Google Music Is Now Free! (Sort Of)


It’s probably no coincidence that just a few short days after Taylor Swift laid a Tumblr smackdown on competitor Apple Music, Google Play Music is making some major changes and selling it as a way to help artists earn more money. The formerly subscription-based streaming service is opening its doors to the unpaying masses with a new ad supported version that doesn’t require you to shell out any cash. In what is now the operating model for almost every steaming provider on the internet, fans can either listen to must and endure ads, or sign up for a subscription to make the commercial torment stop.


Right about now you’re probably thinking, “Hey! Wait a second! Doesn’t Google already own a huge ad supported streaming music service and isn’t it called YouTube?” The answer, of course, is yes. YouTube is already the world’s largest de facto platform for streaming music. On top of that, YouTube has been hard at work for over a year building it’s long awaited and equally long delayed streaming platform YouTube Music Key. That service is also set to be subscription-based with the possibility of an ad-supported mode for those who aren’t willing to pay.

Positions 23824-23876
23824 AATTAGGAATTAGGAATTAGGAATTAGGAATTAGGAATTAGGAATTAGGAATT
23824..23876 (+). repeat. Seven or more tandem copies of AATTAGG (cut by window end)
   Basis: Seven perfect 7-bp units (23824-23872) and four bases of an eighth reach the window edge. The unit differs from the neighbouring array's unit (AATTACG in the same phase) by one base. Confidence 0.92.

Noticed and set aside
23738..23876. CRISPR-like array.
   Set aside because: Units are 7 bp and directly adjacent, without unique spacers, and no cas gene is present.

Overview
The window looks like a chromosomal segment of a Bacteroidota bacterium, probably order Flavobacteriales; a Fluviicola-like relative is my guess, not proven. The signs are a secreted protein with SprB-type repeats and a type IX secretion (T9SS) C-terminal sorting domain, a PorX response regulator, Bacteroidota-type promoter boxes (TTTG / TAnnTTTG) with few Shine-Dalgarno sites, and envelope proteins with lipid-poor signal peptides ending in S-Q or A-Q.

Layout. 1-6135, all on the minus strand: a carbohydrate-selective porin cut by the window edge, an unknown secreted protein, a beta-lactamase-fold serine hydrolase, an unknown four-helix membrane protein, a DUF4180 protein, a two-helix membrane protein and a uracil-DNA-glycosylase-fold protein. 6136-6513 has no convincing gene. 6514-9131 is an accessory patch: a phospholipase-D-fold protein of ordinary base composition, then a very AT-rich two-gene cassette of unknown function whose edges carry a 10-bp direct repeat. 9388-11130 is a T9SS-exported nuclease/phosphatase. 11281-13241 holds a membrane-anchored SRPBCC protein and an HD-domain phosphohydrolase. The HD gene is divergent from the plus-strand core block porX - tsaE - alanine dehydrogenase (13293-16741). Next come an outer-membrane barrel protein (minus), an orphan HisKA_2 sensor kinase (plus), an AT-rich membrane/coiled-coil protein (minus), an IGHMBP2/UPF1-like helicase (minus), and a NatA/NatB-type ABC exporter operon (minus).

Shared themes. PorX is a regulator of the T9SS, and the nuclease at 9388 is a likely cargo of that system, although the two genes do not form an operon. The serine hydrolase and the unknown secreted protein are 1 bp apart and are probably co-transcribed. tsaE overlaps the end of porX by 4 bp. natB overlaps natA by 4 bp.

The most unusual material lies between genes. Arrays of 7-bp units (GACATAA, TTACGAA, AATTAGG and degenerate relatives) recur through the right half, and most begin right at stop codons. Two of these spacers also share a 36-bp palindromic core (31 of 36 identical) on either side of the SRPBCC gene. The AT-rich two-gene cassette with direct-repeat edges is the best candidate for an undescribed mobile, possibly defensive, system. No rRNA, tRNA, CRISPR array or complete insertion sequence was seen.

As much as all of these various platforms try to differentiate themselves, the simple truth is that there seems to be only one way to make streaming music a workable proposition. It’s got to be ad supported, possibly with the option to subscribe, but definitely open to the non-paying public. It also has to pay fairly little to artists. There’s only so much cash to go around and despite the efforts of companies like Tidal, it seems like we’ve already found the limit to what music fans are willing to pay (or tolerate) to stream new music. Raise that price any higher or make accessing that music any harder and fans will likely turn once again to pirating music in large numbers.


It’s likely that an ad-based version of Google Play Music is aimed at widening the service’s slightly smaller audience and generating more revenue so that Google can continue to pay artists, like Ms. Swift, the CPMs that they demand deserve. That’s good news for independent artist who will now rake in tens of cents for streams of their music. It’s also great news for music fans who will now have access to Google Play’s extensive music library for just the cost of listening to a few annoying preroll ads about deck siding and life insurance!

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